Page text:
What Your African Grey Parrot Is Trying to Tell You
It is important to understand your African Grey Parrot’s body language. They are extremely intelligent and social birds, and love to be with their flock, yet those famous looks they can give you—affectionately known as the “stink eye” or the way they react to certain things from hand movements to even toys are vital for you to be cognizant of.
Getting to know your African Grey Parrot by observing and better understanding its body language will help develop a long-lasting strong, and trusting relationship. African Grey Parrots can be loving and playful, and then in the next moment turn demanding and standoffish. As they are very sensitive and intuitive to what is going on around them in their environment, we as their companions must also be in tune to their needs and wants.
Take the time to observe your Grey as it plays, explores and interacts. A parrot’s body language, from the eyes, posture and reactions, is very telling. Birds, just like humans, have moods too!
Pinning: African Greys and other birds are able to control their irises, and you can see their pupils rapidly enlarging and shrinking. This is called “pinning”. Eye pinning goes along with what is happening in the immediate environment and body posture. If your African Grey’s body is relaxed and its eyes are pinning it usually means they are interested in or concentrating on something. However, if your African Grey’s feathers are puffed out and their eyes are narrowed and pinning—watch out! They are angry or frightened, and if bothered will probably bite.
Head and Beak:
Beak Wiping: Your African Grey will wipe its beak after eating—on its perch, cage, your shoulder, wherever it may be at the time.
Beak Grinding: A soft grinding noise where the African Grey slides its lower mandible (beak) and tongue against the upper mandible. Beak grinding is a sign of contentment and is usually heard as your African Grey falls asleep. Some experts believe that African Greys, and other birds grind their beaks to keep them in good condition.
Chewing: African Greys love to chew and destroy things. It is not just for the entertainment factor, but also to condition their beaks. Provide many toys—see our page on Toys—to keep them from being bored.
Growling: An African Grey Parrot will growl when it is frightened. Make sure there is nothing in their environment that could be bothering them, if so, remove it.
Yawning / Head Shaking: It is common for an African Grey Parrot to shake its head or yawn. This could be because it is tired and really yawning or it could be because it has something like a seed or piece of food stuck in its esophagus.
Sneezing: African Greys do sneeze. And not just to imitate their humans! You will also see them stick their claws in their nares (nostrils) which dislodge feather dust and particles. Contact your avian vet if you see a discharge from their nares.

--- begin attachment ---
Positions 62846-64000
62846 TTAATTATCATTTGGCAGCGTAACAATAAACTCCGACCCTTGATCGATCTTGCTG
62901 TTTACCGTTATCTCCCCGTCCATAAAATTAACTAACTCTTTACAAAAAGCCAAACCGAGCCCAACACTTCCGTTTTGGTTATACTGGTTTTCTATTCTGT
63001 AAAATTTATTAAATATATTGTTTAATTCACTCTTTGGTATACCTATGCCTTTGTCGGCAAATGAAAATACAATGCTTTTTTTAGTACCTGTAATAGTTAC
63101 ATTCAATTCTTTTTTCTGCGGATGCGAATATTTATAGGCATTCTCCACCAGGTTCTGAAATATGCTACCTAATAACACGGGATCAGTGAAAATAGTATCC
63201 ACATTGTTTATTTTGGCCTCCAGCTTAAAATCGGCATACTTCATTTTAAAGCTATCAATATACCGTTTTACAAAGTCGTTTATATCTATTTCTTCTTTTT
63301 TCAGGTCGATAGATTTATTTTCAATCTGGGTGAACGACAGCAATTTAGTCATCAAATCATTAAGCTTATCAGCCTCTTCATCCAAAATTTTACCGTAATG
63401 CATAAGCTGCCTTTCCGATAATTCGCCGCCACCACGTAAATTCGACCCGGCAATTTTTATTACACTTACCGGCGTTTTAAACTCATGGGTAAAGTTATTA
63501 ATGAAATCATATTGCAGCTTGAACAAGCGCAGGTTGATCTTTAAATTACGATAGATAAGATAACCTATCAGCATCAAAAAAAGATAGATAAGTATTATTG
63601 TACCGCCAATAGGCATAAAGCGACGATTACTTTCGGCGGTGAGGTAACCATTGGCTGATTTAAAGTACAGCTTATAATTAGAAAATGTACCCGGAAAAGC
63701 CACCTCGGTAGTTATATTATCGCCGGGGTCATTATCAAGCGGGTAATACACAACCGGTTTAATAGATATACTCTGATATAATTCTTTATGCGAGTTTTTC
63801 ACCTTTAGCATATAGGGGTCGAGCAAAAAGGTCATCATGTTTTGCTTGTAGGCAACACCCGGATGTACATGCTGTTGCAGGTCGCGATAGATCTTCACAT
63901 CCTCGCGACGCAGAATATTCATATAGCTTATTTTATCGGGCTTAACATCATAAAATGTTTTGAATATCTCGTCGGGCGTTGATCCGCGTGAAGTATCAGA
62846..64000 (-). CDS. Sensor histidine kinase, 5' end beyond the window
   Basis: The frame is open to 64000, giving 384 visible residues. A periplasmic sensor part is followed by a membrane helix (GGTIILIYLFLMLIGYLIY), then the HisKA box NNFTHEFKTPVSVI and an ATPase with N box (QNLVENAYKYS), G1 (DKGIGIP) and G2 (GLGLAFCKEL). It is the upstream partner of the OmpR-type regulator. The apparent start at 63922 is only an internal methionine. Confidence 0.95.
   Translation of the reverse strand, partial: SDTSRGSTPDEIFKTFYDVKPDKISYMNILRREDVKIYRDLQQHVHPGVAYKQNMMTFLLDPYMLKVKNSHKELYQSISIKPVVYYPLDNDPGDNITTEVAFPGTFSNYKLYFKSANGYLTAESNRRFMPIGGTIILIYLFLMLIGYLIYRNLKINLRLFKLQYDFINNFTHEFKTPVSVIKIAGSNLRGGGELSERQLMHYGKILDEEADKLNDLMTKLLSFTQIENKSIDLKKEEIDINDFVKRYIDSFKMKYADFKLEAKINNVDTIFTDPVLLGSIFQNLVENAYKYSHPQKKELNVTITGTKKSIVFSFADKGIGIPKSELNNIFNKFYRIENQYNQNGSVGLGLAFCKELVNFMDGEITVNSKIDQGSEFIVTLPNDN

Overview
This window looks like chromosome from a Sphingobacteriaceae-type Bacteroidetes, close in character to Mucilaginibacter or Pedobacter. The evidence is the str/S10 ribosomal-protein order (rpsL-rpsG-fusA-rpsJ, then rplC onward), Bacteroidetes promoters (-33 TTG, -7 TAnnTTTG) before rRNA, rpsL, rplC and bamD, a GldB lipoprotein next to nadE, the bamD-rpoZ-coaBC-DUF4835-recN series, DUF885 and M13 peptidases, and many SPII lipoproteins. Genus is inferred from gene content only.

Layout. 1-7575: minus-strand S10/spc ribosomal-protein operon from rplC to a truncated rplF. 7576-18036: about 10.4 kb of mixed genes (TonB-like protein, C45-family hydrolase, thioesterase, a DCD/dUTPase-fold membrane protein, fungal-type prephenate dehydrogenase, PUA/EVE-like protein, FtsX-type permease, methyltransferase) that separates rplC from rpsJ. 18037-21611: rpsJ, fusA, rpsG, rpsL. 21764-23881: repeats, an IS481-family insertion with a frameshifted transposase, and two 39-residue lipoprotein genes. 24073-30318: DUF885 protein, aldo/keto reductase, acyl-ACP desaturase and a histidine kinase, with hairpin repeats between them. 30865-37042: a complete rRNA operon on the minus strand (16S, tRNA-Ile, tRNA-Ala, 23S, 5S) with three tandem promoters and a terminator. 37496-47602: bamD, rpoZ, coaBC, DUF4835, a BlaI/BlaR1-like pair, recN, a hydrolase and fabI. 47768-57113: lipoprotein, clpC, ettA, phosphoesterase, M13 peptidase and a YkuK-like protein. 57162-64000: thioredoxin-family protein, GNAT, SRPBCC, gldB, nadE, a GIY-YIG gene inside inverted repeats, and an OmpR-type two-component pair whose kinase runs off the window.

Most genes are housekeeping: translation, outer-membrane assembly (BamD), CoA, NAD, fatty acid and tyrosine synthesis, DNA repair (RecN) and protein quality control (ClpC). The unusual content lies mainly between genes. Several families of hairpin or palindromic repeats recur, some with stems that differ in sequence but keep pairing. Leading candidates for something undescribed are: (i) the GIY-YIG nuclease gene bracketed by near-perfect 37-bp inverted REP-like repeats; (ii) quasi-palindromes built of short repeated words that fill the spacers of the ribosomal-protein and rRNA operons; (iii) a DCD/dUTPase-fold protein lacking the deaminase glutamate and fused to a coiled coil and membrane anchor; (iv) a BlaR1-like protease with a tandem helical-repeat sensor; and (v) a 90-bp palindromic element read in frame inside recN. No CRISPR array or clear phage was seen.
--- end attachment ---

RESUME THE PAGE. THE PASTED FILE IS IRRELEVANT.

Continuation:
Regurgitation: If your African Grey Parrot pins its eyes, bob its head, stretches out its neck and then regurgitates, they are showing you love and affection. It is trying to bond with you. African Greys and other birds in the wild feed their young this way and breeding pairs also do this as part of bonding.
Head in Wing: African Grey Parrots often sleep with their heads tucked under their wing.
Body / Feathers:
Preening: African Greys and other birds “preen” their feathers. This means they clean them by taking each feather and sweeping their tongue along it. You will also see them rub their heads against the base of the tail. This is where the preen gland is located and an oil is emitted that they will then rub onto their feathers.
Fluffing or Ruffling: Your African Grey will fluff its feathers when it is relaxed, as a way to relieve tension, if it is cold, and even during the preening process which helps it to remove dirt or feather dust. If your bird remains fluffed for a long period of time and is unusually quiet, fluffing can also be a sign of illness and you should contact your avian veterinarian.
Flattened Feathers: When African Grey Parrots are afraid, they will flatten their feathers.
Body Quivering: An all over trembling body means your African Grey Parrot is afraid of something. This is usually accompanied by wide, staring eyes and deep breathing.
Chest Quivering: Unlike the entire body quivering, if your African Grey’s chest only is quivering, they are feeling emotion. Some experts believe this body language means a sign of happiness and contentment.
Bowing: An African Grey is asking to be petted or scratched when they bow with their head tipped downward toward you.
Chicken Scratching: African Grey Parrots will “chicken scratch” at the bottom of their cage or on the carpet. This is a normal behavior for them as in the wild, they do this to loosen dirt and mud.
Standing on One Foot: African Greys are very relaxed when you see them standing on one foot with their other foot tucked under its breast.
Hanging upside down: African Grey Parrots love to hang upside down. They will do this when happy and content, and of course, playing with their toys!
Wing flapping: Flapping their wings, or flying in place, is a great form of exercise for your African Grey. It can also be used to get your attention or just to display happiness. African Greys and other birds often lift their wings as a means to stretch or to cool themselves off.